The amphiphilic block copolymer will gather together spontaneously in a solution in various types: in micelles, cylinders, lamellas, or the like depending on the ratio of the hydrophilic segments and hydrophobic segments, the concentration, or other conditions of the amphiphilic polymer. The enclosure in the present invention is caused by the micelle formation of the amphiphilic block copolymer. In an example employing water as the solvent, the hydrophobic segments gather together to form aggregate particles and the hydrophilic segments cover the particles to form dispersion in the water. In the micelle formation, a hydrophobic substance such as a water-insoluble dye and a hydrophobic polymer will be enclosed in the micelles. The micelle formation is confirmed as spherical micelles by observation of the ink composition by EF-TEM by cryotransfer. The enclosure can be confirmed by elemental analysis of this sample by EELS. The enclosure state can also be confirmed by utilizing the stimulation-response of the ink composition. This is explained by taking the aforementioned ABC tri-block copolymer (II-d) as the amphiphilic block copolymer, and a pigment as the colorant. The C-segment of the ABC tri-block copolymer (II-d) ionizes in an alkaline medium, whereas the A-segment thereof becomes hydrophilic by stimulation-responsiveness in an acidic medium at a temperature of 20° C. or lower. In other words, in an acidic environment at 20° C. or higher, all of the segments of the ABC tri-block copolymer (II-d) become hydrophobic and incapable of forming the micelles to deposit in the aqueous solvent. Consequently, the pigment and the hydrophobic polymer are brought into direct contact with the solvent without enclosure in the micelles, and are allowed to separate and precipitate from the aqueous solvent owing to lack of the dispersibility or solubility, whereby the aqueous phase is entirely decolored. From the above result, the enclosure in the amphiphilic block copolymer is confirmed.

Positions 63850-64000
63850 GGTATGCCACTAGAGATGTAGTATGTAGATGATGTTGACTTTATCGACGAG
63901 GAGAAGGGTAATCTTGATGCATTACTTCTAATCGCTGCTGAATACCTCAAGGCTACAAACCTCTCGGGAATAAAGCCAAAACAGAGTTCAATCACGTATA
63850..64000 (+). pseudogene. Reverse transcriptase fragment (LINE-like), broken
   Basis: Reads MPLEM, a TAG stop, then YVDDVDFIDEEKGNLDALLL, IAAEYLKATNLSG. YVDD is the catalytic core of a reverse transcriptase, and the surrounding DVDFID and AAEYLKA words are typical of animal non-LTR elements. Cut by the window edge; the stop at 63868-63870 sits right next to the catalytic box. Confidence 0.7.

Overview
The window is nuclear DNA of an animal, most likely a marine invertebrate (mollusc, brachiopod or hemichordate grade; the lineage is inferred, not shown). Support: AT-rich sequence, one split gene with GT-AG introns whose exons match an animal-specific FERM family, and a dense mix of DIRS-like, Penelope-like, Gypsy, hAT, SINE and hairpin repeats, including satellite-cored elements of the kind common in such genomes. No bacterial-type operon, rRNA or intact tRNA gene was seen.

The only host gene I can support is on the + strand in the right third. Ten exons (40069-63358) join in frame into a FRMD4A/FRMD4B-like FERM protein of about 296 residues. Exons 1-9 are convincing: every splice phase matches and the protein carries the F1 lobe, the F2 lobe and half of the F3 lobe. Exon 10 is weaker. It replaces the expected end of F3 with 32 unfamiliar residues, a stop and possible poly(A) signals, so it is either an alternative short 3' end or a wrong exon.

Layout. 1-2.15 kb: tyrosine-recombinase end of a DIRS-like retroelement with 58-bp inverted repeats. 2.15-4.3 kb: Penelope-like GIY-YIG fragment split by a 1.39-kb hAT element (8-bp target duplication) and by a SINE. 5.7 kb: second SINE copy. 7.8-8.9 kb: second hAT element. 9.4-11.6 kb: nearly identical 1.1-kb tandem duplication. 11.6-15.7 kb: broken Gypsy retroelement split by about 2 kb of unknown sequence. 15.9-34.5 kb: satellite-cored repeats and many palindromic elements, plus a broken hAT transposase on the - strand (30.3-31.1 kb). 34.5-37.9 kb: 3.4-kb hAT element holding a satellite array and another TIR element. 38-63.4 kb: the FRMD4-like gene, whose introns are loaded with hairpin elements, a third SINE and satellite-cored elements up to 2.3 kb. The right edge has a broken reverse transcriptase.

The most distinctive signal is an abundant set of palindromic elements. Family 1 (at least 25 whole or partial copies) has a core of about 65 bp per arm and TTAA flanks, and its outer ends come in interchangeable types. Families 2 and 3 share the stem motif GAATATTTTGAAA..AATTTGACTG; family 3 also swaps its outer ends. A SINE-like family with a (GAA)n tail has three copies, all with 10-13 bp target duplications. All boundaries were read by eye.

• [0113]
    In the Examples described later, the ink composition employs an aqueous solvent as the solvent and a pigment as the functional substance, and the tri-block copolymer forms micelles to enclose the colorant. This point is a feature of the present invention, being different from the invention of U.S. Pat. No. 5,519,085.
  • [0000]
    (Image-Forming Method and Image-Forming Apparatus)
  • [0114]
    The ink of the present invention is useful in various image-forming systems of printing, inkjet recording, electrophotography, and the like, images can be formed with the apparatus.
  • [0115]
    In the present invention, various types of inkjet recording apparatus are useful as the inkjet printer employing the inkjet ink, including piezo inkjet systems which employ a piezo element, and thermal inkjet systems which conduct recording by bubbling of the ink by action of thermal energy.
  • [0116]
    In the apparatus of the present invention, for example, the amount of ink ejected from ejection outlet of an ejection head ranges from 0.1 to 100 pL for improved image resolution.
  • [0117]
    In particular, the inkjet recording apparatus as an embodiment of the recording apparatus of the present invention comprises a means for contacting the inkjet ink with a composition containing a crosslinking additive (crosslinking agent) for crosslinking the block copolymer by changing a solvent environment as stimulation. In this embodiment, the inkjet ink is fixed by the contact on the recording medium to form excellent image.
  • [0118]
    The inkjet ink of the present invention can be used in an indirect recording apparatus in which image is formed on an intermediate transfer medium, and then the image is transferred onto recording medium such as paper sheet. The apparatus can be used in an apparatus in which direct recording is conducted on an intermediate transfer medium.
  • [0119]
    In particular, the inkjet ink of the present invention is useful in image forming methods and image-forming apparatuses of electrophotographic recording system. In an example, the image-forming apparatus comprises a photosensitive drum for latent image formation, a latent image-forming means (e.g., light-projecting means), an ink-applying means, an image transfer mechanism, and a recording medium. With this apparatus, for image formation, a latent image on the photosensitive drum, the inkjet ink of the present invention is applied onto the portion of the latent image or the portion other than the latent image, the obtained image is transferred to a recording medium by a transfer mechanism, and the transfer image is fixed.
  • [0120]
    The inkjet recording apparatus is explained roughly by reference to FIGURE. FIGURE shows only an example without limiting the invention.
  • [0121]